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Donald Trump inauguration schedule: Events, inaugural balls, Jackie Evancho and more performers

3 Doors Down performs during a welcome concert

3 Doors Down performs during a welcome concert for President-elect Donald Trump on Jan. 19, 2017, ahead of his inauguration in Washington, D.C. Credit: AFP / Getty Images / Brendan Smialowski

View the planned schedule of events for the inauguration of Donald Trump, who will become the 45th president of the United States — and find out why the event is always held on Jan. 20.

The list includes related demonstrations such as the Women's March on Washington.

More details will be added as they become available. The inauguration website is


  • About 10:35 a.m.: "Voices of the People," an event that will include marching bands, choirs and baton twirlers, begins at the Lincoln Memorial.
  • 3:30 to 4 p.m.: Wreath laying ceremony at Arlington National Cemetery.
  • 4 to 6 p.m.: The inaugural welcome concert at the Lincoln Memorial with Long Island-born R&B singer Chrisette Michele, country star Toby Keith, Southern rockers 3 Doors Down and actor Jon Voight — and remarks by the president-elect. The concert's official name: the "Make America Great Again! Welcome Celebration."


  • 6 a.m.: Gates open for the inauguration. Vice President-elect Mike Pence’s swearing-in ceremony is scheduled to start at 9:30 a.m. followed by musical performances. President-elect Donald Trump’s swearing-in ceremony is scheduled to start at 11:30 a.m. on the West Front of the U.S. Capitol with opening remarks to be made by religious leaders before he takes the oath of office at noon. Supreme Court Associate Justice Clarence Thomas will administer the oath of office to Pence before Chief Justice John Roberts does so to Trump. The new president will set out his vision for the nation in his inaugural address.

    Officials estimate that 800,000 to 900,000 people will attend the inauguration, while Trump has promised "massive crowds." Most of the assembled will watch the proceedings from the National Mall.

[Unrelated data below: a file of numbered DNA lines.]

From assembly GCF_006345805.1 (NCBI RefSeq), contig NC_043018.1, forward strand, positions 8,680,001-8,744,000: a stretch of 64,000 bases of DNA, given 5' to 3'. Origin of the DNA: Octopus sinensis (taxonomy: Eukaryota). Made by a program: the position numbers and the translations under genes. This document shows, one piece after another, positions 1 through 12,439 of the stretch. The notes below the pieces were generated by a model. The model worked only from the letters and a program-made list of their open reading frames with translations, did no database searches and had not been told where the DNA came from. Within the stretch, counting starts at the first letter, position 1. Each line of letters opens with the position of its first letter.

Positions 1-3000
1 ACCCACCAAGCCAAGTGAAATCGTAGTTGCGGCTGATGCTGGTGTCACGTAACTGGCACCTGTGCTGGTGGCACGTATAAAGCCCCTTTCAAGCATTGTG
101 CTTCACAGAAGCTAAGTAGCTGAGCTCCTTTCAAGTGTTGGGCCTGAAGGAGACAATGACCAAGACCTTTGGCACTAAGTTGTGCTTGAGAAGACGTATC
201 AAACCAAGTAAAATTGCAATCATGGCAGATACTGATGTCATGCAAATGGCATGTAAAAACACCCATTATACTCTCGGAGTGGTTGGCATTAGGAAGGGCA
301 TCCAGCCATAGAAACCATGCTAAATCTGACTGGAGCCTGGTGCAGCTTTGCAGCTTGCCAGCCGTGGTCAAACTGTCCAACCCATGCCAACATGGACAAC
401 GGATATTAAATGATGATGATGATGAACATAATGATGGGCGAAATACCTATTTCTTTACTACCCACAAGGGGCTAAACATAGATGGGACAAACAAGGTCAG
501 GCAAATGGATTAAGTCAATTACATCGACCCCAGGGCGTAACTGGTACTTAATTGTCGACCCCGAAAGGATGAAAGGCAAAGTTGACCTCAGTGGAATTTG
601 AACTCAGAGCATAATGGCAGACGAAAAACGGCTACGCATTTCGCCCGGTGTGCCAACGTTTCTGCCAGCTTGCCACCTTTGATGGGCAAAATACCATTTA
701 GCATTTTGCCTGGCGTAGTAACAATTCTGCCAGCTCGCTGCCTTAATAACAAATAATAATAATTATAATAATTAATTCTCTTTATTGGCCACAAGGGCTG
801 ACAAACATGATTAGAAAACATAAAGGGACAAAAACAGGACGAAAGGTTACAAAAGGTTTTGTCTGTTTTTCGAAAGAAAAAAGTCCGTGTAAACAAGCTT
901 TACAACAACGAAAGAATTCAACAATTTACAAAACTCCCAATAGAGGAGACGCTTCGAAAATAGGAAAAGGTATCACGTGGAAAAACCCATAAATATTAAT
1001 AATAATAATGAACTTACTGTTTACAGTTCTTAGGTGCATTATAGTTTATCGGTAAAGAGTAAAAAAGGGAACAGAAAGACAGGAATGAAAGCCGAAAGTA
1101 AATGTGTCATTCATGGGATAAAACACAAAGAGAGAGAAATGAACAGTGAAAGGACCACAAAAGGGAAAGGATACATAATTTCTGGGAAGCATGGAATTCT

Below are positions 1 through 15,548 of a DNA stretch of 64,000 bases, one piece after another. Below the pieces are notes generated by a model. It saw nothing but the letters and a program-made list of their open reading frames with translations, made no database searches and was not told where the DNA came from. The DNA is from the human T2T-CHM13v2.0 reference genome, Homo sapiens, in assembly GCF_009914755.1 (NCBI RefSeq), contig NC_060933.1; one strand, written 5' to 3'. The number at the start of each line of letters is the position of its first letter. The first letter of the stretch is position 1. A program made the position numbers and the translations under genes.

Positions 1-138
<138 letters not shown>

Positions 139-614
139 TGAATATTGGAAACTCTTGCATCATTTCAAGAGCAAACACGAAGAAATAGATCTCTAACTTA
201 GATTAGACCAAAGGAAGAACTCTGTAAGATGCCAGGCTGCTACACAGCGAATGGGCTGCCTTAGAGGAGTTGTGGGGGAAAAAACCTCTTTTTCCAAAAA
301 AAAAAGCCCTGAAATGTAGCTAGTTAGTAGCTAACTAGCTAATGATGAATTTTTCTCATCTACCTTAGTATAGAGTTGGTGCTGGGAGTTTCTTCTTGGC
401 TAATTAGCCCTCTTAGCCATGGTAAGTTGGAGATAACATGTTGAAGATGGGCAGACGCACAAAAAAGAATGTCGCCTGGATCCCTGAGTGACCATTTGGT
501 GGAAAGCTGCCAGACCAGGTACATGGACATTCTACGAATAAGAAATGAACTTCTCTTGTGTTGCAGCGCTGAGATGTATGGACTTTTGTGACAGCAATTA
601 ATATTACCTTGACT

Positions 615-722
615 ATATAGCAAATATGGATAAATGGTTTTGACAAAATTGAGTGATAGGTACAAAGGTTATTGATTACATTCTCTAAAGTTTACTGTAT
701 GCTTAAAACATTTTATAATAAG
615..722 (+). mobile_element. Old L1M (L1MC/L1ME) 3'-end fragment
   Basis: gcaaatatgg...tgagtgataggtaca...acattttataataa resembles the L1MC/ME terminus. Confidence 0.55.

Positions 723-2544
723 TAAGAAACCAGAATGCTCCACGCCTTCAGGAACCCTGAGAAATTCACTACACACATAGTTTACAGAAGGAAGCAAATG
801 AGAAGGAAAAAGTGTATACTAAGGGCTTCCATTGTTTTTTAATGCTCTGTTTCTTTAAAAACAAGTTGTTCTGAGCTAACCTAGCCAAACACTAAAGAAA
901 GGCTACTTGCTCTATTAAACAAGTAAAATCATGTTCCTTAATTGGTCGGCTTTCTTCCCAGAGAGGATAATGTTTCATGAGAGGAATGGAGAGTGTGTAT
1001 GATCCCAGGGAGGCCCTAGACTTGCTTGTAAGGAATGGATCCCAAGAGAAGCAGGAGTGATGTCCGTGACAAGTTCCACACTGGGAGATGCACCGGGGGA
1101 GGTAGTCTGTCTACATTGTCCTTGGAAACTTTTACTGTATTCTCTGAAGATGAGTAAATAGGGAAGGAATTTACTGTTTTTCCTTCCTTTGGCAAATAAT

The inauguration's theme is "Uniquely American." Program participants include Cardinal Timothy Dolan, the archbishop of New York; the Rev. Franklin Graham; the Mormon Tabernacle Choir; and Jackie Evancho, who will perform the national anthem. A luncheon follows in the Capitol.

  • 3 p.m.: The inaugural parade will follow the new president and vice president as they make their way along the 1.5 miles from the Capitol to the White House on Pennsylvania Avenue. More than 8,000 people will take part in the parade, according to organizers, who hope to keep it to 90 minutes. The inaugural parade tradition began with President Thomas Jefferson in 1801.
  • 7 to 11 p.m.: Two official inaugural balls will be held at the Walter E. Washington Convention Center, with Trump expected to appear starting at about 8 p.m., according to The Washington Post. All eyes will be on the new first couple, Trump and first lady Melania Trump, for their first dance at each event. The new president will likely appear last at the third official ball, the Salute to Our Armed Services Ball, at the National Building Museum, the Post reported.


  • 10 to 11 a.m.: National Prayer Service at Washington National Cathedral.
  • 10 a.m.: The Women's March on Washington begins. Organizers said that they expected 200,000 people when they applied for a demonstration permit. The march "will send a bold message to our new government on their first day in office, and to the world that women's rights are human rights," organizers say. "We stand together, recognizing that defending the most marginalized among us is defending all of us."


  • All major TV networks and cable news networks are scheduled to air the ceremony and parade including News12, ABC, CBS, FOX, NBC, PBS, Univision, Telemundo, CNN, CSPAN, MSNBC, CNBC and Fox New and Fox Business.


  • Twitter, in a partnership with “PBS Newshour,” will live-stream inauguration events from 11 a.m. to 5p.m. at and at the Twitter handle @NewsHour. Youtube will host live streams on its video sharing site from the following news outlets NBC News, CBS News, Telemundo, C-SPAN, Bloomberg Politics, USA Today and the Washington Post.


  • Presidents used to take office on March 4. That changed after the transfer of power between Herbert Hoover and Franklin Roosevelt during the Great Depression. The 20th Amendment shortened the lame-duck period, mandating that the terms of the departing president and vice president end at noon on Jan. 20, and that their successors' terms begin then. Congress passed the amendment on March 2, 1932, and it was ratified on Jan. 23, 1933.


  • Rain is likely in Washington on Friday, mostly after 1 p.m., with a high of 48 degrees, the National Weather Service forecast on Tuesday afternoon at

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